The Loneliest Monk – audio

##### Working Class Calculus

No, Really. I know many of us have memories of asking math instructors, ‘When will I ever use math?’ Well, the truth is putting on your pants in the morning is math. As many of you may have noticed, I am not an exceptional visual artist, so I will use a word problem to ‘prove’ that we all use math daily.

A pair of pants traveling at a speed of 32 centimeters every half second is moving to meet your foot from 75 centimeters above ground and 18 centimeters away from your waist. If, because of a jay walking accident, you are only able to raise your right foot 18 centimeters off of the ground, at what point after the pants have started moving should you raise your foot to still look somewhat smooth to the nurse watching? *

See? Math! Given the ‘proof’ that everyone has the ability to process math non-verbally, since we all know how to put on pants, why is so much importance placed on verbal and written expression through testing? The instruction of math provides a clue. The fact that what Antonio Gramsci terms as ‘normative language,’ is used to instruct math seems to create an unfortunate bias against some cultures and economic levels in learning the languages of numerical expression. The question arises then, has the instruction of math remained unchanged because normative ‘language is the product of conflict, including cultural and political struggle?’ Since we all have the ability to perform math and even teach math by playing catch with our children, why are some expressions of math valued more than others? We have already seen that being able to speak about math is better than not, in regards to financial rewards. Yet non verbal math is demanded in manufacturing, in kitchens, and on the sports field. In a way (cough) it’s fair, since reimbursement for working class calculus is directly related to how well you calculate under pressure.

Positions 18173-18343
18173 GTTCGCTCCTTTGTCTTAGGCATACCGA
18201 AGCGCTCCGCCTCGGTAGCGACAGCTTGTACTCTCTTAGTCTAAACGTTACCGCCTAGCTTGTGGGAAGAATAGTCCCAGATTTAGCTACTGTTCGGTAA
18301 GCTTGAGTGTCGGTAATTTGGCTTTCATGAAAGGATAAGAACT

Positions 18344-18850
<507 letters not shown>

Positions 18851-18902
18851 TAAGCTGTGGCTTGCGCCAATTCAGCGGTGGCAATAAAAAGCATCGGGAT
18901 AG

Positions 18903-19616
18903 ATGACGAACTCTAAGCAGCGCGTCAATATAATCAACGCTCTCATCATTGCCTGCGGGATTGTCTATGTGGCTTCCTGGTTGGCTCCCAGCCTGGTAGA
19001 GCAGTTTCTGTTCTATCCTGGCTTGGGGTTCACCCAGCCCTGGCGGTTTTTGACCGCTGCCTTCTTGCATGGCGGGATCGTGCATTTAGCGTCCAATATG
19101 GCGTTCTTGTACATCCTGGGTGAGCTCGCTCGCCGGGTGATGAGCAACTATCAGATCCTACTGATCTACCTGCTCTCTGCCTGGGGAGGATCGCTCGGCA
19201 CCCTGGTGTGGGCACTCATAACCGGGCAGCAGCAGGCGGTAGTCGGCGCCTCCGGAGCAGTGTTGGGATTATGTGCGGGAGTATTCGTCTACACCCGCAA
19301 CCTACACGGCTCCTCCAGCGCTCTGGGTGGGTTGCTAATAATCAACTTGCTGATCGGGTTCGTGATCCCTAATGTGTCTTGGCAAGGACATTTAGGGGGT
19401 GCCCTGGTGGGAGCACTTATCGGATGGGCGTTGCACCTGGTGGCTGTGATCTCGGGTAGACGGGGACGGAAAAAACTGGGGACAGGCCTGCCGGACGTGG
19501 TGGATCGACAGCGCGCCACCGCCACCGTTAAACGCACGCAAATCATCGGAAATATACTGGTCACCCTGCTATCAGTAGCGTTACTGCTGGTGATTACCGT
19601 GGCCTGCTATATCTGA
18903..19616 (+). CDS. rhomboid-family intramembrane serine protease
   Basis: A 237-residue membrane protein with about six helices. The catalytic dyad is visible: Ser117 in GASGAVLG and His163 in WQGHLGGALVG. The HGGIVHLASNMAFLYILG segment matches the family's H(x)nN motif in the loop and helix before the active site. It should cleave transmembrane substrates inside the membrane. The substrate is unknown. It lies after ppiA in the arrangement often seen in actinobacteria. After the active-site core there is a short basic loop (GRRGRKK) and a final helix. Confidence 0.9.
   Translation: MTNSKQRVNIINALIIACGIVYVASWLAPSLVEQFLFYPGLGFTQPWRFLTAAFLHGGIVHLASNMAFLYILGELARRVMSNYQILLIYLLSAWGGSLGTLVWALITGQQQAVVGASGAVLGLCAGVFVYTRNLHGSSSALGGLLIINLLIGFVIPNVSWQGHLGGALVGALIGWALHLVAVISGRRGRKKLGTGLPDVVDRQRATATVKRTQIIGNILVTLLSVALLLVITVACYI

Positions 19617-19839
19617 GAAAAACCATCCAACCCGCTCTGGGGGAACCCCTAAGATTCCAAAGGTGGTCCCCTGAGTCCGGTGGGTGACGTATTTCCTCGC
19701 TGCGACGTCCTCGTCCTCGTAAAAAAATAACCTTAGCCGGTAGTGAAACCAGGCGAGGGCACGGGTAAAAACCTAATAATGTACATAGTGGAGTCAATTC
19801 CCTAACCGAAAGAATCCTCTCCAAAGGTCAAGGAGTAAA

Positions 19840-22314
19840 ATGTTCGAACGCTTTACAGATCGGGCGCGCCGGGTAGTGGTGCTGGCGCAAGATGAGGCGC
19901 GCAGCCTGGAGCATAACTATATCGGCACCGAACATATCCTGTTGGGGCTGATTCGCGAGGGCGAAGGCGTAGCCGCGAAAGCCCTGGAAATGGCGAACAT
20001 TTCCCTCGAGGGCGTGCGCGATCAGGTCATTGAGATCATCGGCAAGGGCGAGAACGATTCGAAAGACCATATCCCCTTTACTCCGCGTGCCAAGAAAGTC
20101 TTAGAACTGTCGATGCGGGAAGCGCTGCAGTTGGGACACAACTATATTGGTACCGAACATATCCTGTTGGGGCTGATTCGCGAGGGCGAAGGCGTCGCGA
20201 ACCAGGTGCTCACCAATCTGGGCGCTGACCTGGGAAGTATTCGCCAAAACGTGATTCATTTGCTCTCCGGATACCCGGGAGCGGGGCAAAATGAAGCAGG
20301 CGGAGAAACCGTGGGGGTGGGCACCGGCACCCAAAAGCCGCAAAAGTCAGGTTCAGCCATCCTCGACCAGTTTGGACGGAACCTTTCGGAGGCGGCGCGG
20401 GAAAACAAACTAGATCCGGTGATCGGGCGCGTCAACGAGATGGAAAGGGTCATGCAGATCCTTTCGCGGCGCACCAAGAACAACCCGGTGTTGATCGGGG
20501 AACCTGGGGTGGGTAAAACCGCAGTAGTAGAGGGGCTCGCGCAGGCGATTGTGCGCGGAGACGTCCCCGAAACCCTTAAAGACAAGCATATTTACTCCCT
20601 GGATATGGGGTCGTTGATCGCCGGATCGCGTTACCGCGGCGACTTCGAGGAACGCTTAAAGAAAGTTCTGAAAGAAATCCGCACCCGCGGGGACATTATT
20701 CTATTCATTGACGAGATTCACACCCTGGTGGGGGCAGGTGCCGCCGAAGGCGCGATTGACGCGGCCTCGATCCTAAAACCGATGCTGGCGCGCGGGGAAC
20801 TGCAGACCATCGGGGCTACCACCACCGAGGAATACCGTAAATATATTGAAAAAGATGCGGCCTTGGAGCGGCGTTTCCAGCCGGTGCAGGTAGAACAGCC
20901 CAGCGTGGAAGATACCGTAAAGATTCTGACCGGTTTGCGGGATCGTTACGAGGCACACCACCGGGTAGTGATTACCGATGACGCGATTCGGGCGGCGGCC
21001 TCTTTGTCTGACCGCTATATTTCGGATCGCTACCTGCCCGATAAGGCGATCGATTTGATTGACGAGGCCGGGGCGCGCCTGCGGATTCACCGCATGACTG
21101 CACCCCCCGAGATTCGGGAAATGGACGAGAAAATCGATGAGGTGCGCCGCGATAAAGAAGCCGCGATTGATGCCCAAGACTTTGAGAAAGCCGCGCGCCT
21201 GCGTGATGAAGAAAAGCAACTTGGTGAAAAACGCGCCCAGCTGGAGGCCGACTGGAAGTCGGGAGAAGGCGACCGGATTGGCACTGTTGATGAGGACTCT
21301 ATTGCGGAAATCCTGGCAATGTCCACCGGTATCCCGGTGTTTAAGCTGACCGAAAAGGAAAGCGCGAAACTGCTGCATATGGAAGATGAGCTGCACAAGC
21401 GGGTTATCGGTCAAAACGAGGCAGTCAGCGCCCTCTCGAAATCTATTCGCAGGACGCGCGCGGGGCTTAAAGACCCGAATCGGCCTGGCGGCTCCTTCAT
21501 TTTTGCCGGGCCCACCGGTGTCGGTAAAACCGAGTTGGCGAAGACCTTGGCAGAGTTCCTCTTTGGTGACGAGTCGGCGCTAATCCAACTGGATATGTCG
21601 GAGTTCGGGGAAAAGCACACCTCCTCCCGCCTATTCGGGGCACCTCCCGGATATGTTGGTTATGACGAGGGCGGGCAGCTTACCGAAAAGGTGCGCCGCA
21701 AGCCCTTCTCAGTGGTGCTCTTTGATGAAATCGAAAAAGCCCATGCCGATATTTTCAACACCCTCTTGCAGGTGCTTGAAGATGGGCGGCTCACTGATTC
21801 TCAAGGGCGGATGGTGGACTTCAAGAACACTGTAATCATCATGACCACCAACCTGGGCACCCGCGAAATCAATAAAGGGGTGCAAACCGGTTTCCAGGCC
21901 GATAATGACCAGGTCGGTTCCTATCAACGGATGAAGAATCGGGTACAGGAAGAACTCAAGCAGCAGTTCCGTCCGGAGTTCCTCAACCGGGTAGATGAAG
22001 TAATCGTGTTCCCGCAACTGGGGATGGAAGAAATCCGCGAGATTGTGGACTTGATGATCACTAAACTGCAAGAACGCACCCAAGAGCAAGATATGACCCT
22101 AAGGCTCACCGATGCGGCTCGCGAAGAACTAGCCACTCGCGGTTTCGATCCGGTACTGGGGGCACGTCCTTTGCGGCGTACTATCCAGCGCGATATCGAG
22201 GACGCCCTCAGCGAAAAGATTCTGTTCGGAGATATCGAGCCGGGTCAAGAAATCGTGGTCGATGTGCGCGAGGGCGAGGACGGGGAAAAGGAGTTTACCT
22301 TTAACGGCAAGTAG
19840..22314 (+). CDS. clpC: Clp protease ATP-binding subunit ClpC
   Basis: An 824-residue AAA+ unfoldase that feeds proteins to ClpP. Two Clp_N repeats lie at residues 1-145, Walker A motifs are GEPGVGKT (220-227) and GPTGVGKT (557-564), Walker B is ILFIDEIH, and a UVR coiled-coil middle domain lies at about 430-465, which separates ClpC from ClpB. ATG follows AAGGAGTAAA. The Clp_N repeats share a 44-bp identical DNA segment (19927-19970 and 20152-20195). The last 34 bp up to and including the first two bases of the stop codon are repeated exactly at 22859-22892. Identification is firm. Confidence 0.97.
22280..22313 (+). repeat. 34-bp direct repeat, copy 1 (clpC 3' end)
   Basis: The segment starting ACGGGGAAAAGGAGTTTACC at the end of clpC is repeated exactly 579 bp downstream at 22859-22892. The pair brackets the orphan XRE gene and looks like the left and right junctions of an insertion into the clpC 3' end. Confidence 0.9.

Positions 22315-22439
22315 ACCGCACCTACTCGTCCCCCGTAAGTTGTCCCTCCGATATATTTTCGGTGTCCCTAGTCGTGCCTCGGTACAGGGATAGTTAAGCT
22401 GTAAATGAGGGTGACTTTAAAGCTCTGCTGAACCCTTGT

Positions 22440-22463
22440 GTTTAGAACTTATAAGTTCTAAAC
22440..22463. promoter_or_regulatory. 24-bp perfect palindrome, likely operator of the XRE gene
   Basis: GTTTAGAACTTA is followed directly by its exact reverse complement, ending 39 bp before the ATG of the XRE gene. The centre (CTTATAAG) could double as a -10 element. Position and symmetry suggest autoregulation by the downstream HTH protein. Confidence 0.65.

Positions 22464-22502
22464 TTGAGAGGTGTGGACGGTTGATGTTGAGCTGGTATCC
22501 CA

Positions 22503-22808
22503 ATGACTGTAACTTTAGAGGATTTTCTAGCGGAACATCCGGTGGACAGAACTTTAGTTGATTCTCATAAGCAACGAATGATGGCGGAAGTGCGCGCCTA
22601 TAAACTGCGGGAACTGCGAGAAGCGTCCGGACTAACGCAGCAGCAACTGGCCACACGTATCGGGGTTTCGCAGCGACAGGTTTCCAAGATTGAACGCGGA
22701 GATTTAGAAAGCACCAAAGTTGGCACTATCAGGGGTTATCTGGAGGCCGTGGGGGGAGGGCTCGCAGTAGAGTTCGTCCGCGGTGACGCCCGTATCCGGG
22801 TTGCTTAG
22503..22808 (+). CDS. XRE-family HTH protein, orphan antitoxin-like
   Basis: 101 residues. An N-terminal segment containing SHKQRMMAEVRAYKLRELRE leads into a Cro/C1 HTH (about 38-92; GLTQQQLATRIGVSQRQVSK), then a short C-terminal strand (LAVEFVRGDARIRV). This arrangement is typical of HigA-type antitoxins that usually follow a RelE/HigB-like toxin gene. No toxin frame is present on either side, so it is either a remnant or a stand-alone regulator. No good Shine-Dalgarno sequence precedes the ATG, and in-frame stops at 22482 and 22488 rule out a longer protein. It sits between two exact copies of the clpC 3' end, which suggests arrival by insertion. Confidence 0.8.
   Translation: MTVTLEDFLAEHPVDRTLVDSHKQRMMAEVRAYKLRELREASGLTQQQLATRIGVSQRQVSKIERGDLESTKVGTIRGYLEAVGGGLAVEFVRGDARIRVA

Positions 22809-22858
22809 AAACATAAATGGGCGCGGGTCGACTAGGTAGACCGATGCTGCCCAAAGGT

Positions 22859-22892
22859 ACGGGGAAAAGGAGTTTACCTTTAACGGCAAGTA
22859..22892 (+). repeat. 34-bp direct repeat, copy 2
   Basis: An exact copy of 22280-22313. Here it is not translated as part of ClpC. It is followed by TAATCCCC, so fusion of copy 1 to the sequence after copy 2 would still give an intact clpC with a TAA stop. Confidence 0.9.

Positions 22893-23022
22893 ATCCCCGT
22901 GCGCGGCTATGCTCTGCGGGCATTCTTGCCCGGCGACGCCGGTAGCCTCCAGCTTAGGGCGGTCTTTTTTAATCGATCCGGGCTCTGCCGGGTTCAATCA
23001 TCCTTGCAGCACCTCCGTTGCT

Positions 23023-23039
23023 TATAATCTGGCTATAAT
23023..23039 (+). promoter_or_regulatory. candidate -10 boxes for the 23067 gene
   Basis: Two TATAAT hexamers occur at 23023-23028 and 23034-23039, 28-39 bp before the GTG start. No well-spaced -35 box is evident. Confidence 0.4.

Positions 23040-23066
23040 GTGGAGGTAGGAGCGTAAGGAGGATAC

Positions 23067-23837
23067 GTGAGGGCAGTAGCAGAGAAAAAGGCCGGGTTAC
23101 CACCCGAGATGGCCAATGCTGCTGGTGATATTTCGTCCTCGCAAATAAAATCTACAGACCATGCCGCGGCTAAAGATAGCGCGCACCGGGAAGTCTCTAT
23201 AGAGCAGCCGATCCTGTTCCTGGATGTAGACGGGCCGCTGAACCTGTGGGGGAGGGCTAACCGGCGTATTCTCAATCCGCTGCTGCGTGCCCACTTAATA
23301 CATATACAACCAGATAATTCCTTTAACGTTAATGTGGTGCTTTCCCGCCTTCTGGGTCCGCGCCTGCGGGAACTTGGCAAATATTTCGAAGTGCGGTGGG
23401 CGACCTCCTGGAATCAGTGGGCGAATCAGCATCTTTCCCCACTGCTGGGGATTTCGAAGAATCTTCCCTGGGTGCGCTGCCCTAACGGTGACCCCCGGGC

*Not a real math problem. The numbers are made up. The answer is sit on the bed.